a,b. BMP6-treated WT astrocytes show protein secretion (a) and gene expression (b) downregulations that overlap with ND astrocytes. N = 6 cultures WT, FXS, RTT, DS, plus 6 cultures WT + /- BMP6 proteomics; N = 6 cultures WT, FXS, RTT; 4 DS, plus 6 cultures WT + /- BMP6 RNA sequencing. c. Example images from Fig. 7d prior to processing and analysis. Neurons immunostained with MAP2 (dendrites, green) and tau (axon, red). d. Relative frequency distribution plot of total neurite outgrowth length, same data as Fig. 7e. Data from 3 experiments, number of neurons: alone=467, WT ACM = 733, BMP6 WT ACM = 610.e. Relative frequency distribution plot of total neurite outgrowth length, same data as Fig. 7 f. Data from 3 experiments, number of neurons: alone=378, WT ACM = 380, BMP6 WT ACM = 506, BMP6 WT ACM + Igfbp2 blocking Ab=335. f. Example images from Fig. 7h prior to processing and analysis. Neurons immunostained with MAP2 (dendrites, green) and tau (axon, red). g. Relative frequency distribution plot of total neurite outgrowth, same data as Fig. 7i. Data from 3 experiments, number of neurons: alone=923, WT ACM = 1164, FXS ACM = 1132, Noggin FXS ACM = 1099. h. Relative frequency distribution plot of total neurite outgrowth, same data as Fig. 7j. Data from 3 experiments, number of neurons: alone=238, WT ACM = 279, RTT ACM = 387, Noggin RTT ACM = 365. i. Example images of cortical neurons treated with noggin at the time of plating, ± WT ACM or ± FXS ACM (image merge of MAP2 + Tau). j. Quantification of total neurite outgrowth, data from 3 experiments. Number of neurons: alone=2197, alone + noggin=1981, WT ACM = 2167, WT ACM + noggin=2421, FXS ACM = 2060, FXS ACM + noggin=2523. Violin plots dashed line marks median, dotted lines 25th and 75th percentile. Statistics by Kruskal-Wallis one-way ANOVA on ranks with Dunn’s test for multiple comparisons.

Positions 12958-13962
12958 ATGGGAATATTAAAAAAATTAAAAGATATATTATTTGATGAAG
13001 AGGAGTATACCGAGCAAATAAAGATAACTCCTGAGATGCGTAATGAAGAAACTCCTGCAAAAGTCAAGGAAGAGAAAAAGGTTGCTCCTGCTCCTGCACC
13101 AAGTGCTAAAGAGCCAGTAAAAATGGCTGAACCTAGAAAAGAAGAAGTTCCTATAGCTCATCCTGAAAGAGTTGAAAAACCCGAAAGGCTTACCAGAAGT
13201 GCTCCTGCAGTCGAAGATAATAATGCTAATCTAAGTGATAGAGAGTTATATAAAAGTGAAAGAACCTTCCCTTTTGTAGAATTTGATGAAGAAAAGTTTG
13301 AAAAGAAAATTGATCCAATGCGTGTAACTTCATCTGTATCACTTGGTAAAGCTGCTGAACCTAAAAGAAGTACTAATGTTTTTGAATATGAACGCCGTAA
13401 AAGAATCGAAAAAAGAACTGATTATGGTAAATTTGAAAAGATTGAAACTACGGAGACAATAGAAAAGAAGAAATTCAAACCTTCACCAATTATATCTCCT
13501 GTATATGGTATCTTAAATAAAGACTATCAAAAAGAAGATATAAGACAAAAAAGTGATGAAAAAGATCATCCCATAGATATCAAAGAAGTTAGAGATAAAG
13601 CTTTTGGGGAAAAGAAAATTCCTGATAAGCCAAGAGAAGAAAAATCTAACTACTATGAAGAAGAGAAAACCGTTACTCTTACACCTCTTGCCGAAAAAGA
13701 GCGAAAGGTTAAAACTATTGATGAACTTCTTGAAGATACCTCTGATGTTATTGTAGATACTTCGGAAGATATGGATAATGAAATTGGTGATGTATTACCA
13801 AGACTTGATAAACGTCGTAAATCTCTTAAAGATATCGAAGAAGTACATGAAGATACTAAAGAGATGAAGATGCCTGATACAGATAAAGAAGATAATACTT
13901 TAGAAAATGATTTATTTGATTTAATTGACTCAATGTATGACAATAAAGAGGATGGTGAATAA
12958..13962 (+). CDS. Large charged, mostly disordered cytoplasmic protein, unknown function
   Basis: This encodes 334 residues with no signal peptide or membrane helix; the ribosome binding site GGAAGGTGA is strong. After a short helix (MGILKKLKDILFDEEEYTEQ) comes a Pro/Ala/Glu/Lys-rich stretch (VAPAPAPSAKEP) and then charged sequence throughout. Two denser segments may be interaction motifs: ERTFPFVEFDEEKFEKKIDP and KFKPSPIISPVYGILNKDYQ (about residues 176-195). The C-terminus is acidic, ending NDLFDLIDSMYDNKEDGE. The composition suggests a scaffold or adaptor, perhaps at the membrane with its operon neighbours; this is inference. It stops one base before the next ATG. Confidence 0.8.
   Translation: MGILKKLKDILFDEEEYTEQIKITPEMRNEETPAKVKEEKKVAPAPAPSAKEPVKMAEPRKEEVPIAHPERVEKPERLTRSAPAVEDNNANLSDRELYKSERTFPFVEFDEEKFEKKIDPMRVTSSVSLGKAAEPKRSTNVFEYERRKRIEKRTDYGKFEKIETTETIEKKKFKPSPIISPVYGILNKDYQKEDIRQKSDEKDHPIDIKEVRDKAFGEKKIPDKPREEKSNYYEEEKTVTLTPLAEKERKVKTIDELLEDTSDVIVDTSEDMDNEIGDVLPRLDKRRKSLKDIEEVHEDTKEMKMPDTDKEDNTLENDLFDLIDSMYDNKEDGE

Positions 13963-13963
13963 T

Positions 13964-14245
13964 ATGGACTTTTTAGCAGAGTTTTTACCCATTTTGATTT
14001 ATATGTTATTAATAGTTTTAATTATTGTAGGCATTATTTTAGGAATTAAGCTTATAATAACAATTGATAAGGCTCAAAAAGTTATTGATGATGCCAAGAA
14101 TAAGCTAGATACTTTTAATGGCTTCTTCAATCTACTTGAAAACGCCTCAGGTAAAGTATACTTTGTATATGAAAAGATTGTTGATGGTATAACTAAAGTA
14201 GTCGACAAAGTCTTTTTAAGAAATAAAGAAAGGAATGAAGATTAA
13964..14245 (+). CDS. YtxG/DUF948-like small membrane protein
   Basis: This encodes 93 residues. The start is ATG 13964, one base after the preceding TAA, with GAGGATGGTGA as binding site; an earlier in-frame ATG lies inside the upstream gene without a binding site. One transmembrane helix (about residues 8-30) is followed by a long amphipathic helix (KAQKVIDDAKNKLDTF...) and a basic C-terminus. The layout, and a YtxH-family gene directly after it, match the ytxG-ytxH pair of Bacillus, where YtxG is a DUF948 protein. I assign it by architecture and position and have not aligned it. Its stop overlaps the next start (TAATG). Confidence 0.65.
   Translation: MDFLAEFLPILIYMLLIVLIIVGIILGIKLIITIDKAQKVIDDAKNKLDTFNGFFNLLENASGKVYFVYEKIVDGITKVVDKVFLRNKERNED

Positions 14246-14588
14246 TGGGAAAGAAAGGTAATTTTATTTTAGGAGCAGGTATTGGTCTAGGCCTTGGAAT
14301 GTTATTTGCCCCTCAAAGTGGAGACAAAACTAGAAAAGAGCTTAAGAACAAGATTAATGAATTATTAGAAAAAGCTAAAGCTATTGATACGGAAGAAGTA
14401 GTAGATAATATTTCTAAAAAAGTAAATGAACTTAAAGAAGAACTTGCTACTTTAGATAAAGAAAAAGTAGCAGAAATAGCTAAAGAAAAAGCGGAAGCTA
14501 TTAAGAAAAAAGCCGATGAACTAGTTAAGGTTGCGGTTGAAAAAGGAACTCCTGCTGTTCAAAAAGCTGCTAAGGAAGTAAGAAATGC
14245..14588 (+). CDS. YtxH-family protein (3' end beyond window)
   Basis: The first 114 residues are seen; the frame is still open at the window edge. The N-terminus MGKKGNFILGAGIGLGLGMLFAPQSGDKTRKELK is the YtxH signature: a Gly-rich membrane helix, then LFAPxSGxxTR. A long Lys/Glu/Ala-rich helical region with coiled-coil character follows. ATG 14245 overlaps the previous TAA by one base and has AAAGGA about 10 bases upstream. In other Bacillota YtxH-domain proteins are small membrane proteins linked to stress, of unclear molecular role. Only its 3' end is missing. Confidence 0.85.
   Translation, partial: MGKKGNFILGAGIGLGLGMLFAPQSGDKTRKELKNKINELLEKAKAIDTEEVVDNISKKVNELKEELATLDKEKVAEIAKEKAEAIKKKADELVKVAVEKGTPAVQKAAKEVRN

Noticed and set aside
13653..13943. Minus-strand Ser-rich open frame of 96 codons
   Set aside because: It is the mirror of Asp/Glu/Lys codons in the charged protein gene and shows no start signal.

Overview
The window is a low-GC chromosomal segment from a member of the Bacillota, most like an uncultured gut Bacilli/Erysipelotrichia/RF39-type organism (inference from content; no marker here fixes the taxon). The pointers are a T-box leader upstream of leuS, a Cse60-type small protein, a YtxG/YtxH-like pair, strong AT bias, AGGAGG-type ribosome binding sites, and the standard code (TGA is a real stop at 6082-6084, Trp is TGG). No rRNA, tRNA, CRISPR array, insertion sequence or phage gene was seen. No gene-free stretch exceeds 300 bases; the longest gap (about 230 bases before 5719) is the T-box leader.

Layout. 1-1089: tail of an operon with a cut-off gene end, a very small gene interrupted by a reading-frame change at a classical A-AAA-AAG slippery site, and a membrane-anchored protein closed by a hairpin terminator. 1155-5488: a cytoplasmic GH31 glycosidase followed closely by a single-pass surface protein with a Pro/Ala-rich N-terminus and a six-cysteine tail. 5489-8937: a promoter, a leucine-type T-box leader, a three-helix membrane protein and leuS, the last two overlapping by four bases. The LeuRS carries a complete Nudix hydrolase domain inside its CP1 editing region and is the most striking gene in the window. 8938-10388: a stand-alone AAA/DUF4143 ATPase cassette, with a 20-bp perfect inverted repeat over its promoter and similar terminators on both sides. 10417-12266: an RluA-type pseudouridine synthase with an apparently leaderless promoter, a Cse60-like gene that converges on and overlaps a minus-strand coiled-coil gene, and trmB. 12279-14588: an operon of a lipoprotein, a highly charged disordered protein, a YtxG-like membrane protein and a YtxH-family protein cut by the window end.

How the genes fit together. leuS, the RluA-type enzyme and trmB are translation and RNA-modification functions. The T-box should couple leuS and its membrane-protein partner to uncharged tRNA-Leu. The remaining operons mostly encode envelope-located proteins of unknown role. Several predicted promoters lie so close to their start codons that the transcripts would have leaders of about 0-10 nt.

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Supplementary information